Sun and Amazon... Could Be

I have always wanted to attend JavaOne having been a Java developer and architect now for more than 12 years and after seeing the hints that are flying around what might be announced tomorrow at the dinner before the conference makes me want to be there even more. Looks like Sun's CEO Jonathan Schwartz is going to make some interesting news for the blogosphere. David Berlind is attending Startup Camp for the conference and has talked about what might be happening in his blog David Berlind's Tech Radar. He says that Schwartz hinted at an Amazon with ZFS announcement for tomorrow night. This would be a great addition in many ways for the Amazon Cloud.
As it stand right now, Amazon is running an Intel based platform. I will be interested to see if the announcement involves offering some Solaris Operating System AMIs or even taking the open source codebase for ZFS and offering some of the same features on the Amazon EC2 infrastructure. This last option would be somewhat challenging without Sun's help but they have stated on their Solaris 10 Knowledge Base for ZFS site that they are looking at porting ZFS to linux. With ZFS on Amazon, we could really some amazing performance gains, virtually unlimited scalability on the file system, and much more reliable data integrity. We have had no problems with any of these so far (knock on wood) but having that extra assurance would always be welcome.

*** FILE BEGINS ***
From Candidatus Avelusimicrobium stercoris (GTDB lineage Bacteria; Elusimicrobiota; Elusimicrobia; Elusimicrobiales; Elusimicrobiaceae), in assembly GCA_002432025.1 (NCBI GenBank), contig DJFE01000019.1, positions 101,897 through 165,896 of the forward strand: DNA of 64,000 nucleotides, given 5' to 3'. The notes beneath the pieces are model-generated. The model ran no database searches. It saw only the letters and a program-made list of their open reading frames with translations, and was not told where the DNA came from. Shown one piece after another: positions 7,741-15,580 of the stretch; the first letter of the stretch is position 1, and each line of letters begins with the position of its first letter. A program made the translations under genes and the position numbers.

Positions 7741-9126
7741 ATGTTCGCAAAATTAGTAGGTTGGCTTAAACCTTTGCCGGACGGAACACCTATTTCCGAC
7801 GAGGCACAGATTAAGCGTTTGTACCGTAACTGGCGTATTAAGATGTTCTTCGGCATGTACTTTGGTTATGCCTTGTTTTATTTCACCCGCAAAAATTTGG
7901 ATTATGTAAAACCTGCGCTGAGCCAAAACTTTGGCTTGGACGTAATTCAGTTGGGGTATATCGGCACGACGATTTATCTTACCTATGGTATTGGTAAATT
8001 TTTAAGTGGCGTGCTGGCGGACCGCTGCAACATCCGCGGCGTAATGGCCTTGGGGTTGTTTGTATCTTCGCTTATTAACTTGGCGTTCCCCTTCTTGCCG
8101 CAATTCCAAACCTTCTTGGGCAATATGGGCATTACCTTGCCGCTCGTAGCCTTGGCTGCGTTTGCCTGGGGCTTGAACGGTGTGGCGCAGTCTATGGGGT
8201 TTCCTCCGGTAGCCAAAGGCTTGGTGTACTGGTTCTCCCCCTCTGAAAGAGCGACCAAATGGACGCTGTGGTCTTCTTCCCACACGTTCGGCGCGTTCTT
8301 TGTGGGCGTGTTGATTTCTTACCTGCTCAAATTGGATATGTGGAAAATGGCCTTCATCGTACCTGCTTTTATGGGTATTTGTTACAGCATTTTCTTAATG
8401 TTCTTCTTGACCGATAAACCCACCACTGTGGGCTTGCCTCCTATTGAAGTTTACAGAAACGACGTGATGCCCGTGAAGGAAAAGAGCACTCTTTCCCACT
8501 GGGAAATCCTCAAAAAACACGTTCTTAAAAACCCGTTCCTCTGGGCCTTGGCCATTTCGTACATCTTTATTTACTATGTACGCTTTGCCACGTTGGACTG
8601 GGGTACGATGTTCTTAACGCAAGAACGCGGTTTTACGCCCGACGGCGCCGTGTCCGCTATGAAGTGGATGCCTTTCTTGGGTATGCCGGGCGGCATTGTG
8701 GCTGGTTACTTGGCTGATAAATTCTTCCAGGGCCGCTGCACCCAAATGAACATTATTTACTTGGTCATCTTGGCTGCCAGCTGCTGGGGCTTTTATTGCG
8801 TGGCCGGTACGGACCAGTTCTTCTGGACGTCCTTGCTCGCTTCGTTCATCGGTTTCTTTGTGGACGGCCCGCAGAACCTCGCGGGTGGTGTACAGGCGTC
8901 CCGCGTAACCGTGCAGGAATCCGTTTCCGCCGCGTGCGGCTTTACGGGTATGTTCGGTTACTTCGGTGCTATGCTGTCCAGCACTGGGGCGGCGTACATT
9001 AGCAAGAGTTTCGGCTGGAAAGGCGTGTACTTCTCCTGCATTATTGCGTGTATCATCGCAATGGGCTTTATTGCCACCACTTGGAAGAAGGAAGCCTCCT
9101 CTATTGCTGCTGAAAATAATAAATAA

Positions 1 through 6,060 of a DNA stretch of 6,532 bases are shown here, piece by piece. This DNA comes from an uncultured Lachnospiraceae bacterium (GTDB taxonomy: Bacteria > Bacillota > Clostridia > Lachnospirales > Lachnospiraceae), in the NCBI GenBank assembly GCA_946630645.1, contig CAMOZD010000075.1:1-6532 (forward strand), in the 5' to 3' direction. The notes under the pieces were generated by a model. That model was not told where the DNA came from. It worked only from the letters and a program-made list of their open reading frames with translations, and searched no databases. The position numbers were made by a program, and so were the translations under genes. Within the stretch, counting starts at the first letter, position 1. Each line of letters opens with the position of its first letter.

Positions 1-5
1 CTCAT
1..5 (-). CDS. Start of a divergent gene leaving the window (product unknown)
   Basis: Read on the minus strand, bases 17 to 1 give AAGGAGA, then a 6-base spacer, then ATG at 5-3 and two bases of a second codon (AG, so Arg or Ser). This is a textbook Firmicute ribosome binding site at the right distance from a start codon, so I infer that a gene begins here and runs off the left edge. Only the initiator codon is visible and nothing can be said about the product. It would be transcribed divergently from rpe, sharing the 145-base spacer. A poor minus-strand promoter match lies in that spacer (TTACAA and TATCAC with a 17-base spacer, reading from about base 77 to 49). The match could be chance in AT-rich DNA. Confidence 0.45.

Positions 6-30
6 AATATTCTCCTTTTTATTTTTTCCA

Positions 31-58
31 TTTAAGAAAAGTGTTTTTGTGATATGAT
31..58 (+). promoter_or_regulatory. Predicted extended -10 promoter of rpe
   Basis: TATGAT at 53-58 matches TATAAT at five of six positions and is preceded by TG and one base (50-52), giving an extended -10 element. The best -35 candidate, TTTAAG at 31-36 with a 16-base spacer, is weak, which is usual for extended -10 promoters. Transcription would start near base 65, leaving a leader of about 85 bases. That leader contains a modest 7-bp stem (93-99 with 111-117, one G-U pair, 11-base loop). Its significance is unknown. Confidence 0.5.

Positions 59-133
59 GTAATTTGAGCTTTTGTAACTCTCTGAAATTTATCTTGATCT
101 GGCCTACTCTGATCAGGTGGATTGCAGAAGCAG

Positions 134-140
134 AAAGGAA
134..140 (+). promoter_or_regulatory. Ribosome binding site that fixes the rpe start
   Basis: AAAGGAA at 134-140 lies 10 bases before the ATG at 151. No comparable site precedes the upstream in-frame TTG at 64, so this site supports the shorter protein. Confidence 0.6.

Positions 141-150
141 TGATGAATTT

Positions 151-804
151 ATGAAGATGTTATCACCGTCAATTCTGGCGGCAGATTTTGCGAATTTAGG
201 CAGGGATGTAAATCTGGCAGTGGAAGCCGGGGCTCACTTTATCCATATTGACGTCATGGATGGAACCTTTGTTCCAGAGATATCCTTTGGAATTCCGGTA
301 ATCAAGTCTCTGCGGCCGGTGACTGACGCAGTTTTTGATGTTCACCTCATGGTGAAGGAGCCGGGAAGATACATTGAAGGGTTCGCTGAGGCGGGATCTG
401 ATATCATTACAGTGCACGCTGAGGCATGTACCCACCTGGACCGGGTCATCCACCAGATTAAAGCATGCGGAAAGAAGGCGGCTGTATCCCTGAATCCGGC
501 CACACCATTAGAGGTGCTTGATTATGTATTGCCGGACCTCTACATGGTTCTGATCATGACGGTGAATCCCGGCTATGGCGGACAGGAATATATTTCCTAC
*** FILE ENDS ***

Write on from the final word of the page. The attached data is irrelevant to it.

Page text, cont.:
Om Malik interviewed Schwartz and asked about the availability of Amazon and Cloud Computing helping startups and what Jonathan's take was. He replied: “Do you think it would make sense for us to partner with Amazon to offer free info on the cloud? ... Then you’ll be paying attention to the announcement we make tomorrow with what we’ll be doing with Amazon.”